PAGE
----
\begin{align} \bar{Y}_{++} & = \frac{1}{20} (27.2\, +26.8\, +28.6\, +26.8\, +26.5\, +26.8\, +28.6\, +22.4\, +23.2\, +24.4\, +29.3\, +21.8\, +30.3\, +24.3\, +20.4\, +19.6\, +25.1\, +32+33+18.1) \\ & = 25.76 \\ \bar{Y}_{1+, adj} & = 2.50 + -0.24 + 1.08 \cdot 25.76 \\ & = 30.0808 \\ \bar{Y}_{2+, adj} & = 2.50 + -0.28 + 1.08 \cdot 25.76 \\ & = 30.0408\\ \bar{Y}_{3+, adj} & = 2.50 + 1.65 + 1.08 \cdot 25.76 \\ & = 31.9708 \\ \bar{Y}_{4+, adj} & = 2.50 + 1.107 + 1.08 \cdot 25.76\\ & = 31.4278 \\ \bar{Y}_{5+, adj} & = 2.50 + 1.08 \cdot 25.76\\ & = 30.3208 \\ \end{align}

Notice that the unadjusted means that are lower than the overall mean are pulled up while the unadjusted means that are greater than the adjusted mean are pulled down.

d

Construct a 90% confidence interval for tha expected difference between the final weight of oysters who have the same initial weight but are grown in two different locations – location 1 and location 5. What conclusions can be drawn from this interval?

Notice that our hypotheses are

\begin{align} H_0: & \tau_{1} - \tau_{5} = 0\\ H_A: & \tau_{1} - \tau_{5} \neq 0. \end{align}

We can find a confidence interval to test this hypothesis.

\begin{align} (\tau_{1} - \tau_{5}) & \pm t_{20 - 5 - 1, \ 0.10 / 2} \cdot SE(\tau_{1} - \tau_{5}) \\ (-0.244) & - 1.76131 \cdot 0.576 \\ (-1.260, & \ 0.77) \end{align}

Since this interval contains 0, we fail to reject the null in favor of the alternative that the treatment effects between location 1 and 5 are different.

f

Perform a statistical test to see if differences in the initial weight are associated with difference in the final weight.

Notice that our hypotheses are

\begin{align} H_0: & \beta_5 = 0 \\ H_A: & \beta_5 \neq 0. \end{align}

From the parameter estimates table, we see that the p-value is $Pr > | T | = 0.001$. Using and $\alpha = 0.05$, we have evidence to reject the null in favor of the alternative that initial weight is associated with final weight.

g

Construct a 95% confidence interval for a parameter that measures the association in (f). On the basis of this interval, what can you say about the initial weight as a predictor of the final weight?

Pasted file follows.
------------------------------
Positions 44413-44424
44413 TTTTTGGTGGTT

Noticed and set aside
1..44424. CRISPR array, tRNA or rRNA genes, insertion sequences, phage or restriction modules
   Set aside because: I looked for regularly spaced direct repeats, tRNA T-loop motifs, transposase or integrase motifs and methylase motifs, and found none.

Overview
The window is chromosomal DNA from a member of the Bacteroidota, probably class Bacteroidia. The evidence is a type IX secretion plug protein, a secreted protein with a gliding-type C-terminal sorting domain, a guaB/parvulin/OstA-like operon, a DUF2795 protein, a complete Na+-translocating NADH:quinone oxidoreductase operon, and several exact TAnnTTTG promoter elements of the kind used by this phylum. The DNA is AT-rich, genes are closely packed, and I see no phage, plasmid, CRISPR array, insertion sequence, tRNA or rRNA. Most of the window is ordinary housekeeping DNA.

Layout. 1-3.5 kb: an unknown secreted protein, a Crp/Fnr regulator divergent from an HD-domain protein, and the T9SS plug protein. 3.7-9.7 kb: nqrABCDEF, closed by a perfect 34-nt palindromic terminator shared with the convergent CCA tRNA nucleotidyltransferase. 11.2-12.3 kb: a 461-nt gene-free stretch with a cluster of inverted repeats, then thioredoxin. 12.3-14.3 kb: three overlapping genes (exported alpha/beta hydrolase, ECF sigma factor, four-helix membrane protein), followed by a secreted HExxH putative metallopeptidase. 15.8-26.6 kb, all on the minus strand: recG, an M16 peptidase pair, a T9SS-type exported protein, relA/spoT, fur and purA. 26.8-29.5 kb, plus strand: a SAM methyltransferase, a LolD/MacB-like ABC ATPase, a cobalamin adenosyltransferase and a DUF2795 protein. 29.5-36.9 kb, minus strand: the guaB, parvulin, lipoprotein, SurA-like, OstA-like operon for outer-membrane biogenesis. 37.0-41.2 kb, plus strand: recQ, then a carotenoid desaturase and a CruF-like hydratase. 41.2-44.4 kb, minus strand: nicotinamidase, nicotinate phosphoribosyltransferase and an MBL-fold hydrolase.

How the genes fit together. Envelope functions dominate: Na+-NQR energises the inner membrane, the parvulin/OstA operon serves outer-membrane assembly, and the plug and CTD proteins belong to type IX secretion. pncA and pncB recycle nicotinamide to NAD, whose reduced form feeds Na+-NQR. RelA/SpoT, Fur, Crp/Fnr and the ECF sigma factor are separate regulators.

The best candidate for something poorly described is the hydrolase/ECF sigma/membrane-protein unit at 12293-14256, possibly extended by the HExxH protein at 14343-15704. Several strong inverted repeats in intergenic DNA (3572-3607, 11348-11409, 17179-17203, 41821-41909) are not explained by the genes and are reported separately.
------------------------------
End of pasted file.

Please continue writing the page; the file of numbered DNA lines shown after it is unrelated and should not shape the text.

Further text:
\begin{align} \hat{\theta} & \pm t_{20 - 5 - 1,\ 0.05 / 2} \cdot SE(\hat{\theta}) \\ 1.08 & \pm 2.144787 \cdot 0.0476 \\ (0.98, & \ 1.18) \end{align}

We are 95% confident that the true change in final weight with a one unit increase in initial weight is between 0.98 and 1.18.

h

Construct a 95% confidence lower prediction bound for the final weight of a bag of oysters with an intial weight of 25 in location 3. Interpret this lower bound.

We are trying to predict $\mathbf{x}_0 = [1, 0, 0, 1, 0, 25]$.

$E( Y | loc= 3, \ z = 25) = \beta_0 + \beta_3 + 25 \cdot \beta_5$

We can estimate this with

$E( Y | loc= 3, \ z = 25) = \hat{\beta_0} + \hat{\beta_3} + 25 \cdot \hat{\beta_5} = 2.50 + 1.65 + 1.08 \cdot 25 = 31.15$

To predict $Y | \mathbf{x}_0$ we also need to find a standard error.

$SE = \sqrt{Var} = \sqrt{\sigma^2 + \sigma^2 \mathbf{x}_0 (\mathbf{X}^T \mathbf{X})^{-1} \mathbf{x}_0^T}$

We will focus on the second term of this first.

$\mathbf{x}_0 (\mathbf{X}^T \mathbf{X})^{-1} \mathbf{x}_0^T = Var(\hat{\beta}_0) + Var(\hat{\beta}_3) + 25^2 \cdot Var(\hat{\beta}_5) + 2 Cov(\hat{\beta}_0, \hat{\beta}_3) + 2 \cdot 25 Cov(\hat{\beta}_3, \hat{\beta}_5) + 2 \cdot 25 Cov(\hat{\beta}_0, \hat{\beta}_5)$

We can get these variances and covariances from the $(X^T X)^{-1}$. Notice that we can estimate $\sigma^2$ with MSE. Thus, for our standard error we get

$SE = \text{Sqrt[0.30159 + 0.30159*(3.503 + 0.434 + 25{}^{\wedge}2*0.0075 + 2*0.352 + 2*25*-0.0289 + 2*25*-0.156)]} = 0.57164$

Our t-value is $t_{n - t -1, \ \alpha} = t_{20 - 5 -1, \ 0.05} = 1.7613$.

Thus, our lower bound is

$\text{31.15 - 1.76131*Sqrt[0.30159 + 0.30159*(3.503 + 0.611 + 25{}^{\wedge}2*0.0075 + 2*0.352 + 2*25*-0.0289 + 2*25*-0.156)]} = 30.064.$

We are 95% confident that a bag of oysters placed in location 3 with an initial weight of 25 will have a final weight of at least 30.064.

3

Test the adequacy of the simple linear regression model in which the mean soil water content is linear in depth. Which model would you select, the linear regression model of the one-factor classification model with 4 treatment means?

We can do a lack of fit test.

\begin{align} H_0: & \text{ SLR is ok} \\ H_1: & \text{ we need the full (one-way) model} \end{align} \begin{align} F & = \frac{ (SSE_{current} - SSE_{pure \ error}) / (\#\ params) }{ MSE_{pure \ error} } \\ & = \frac{ (0.00232661 - 0.00208659) / (3-1) }{ 0.00017388 } \\ & = 0.690447 \end{align}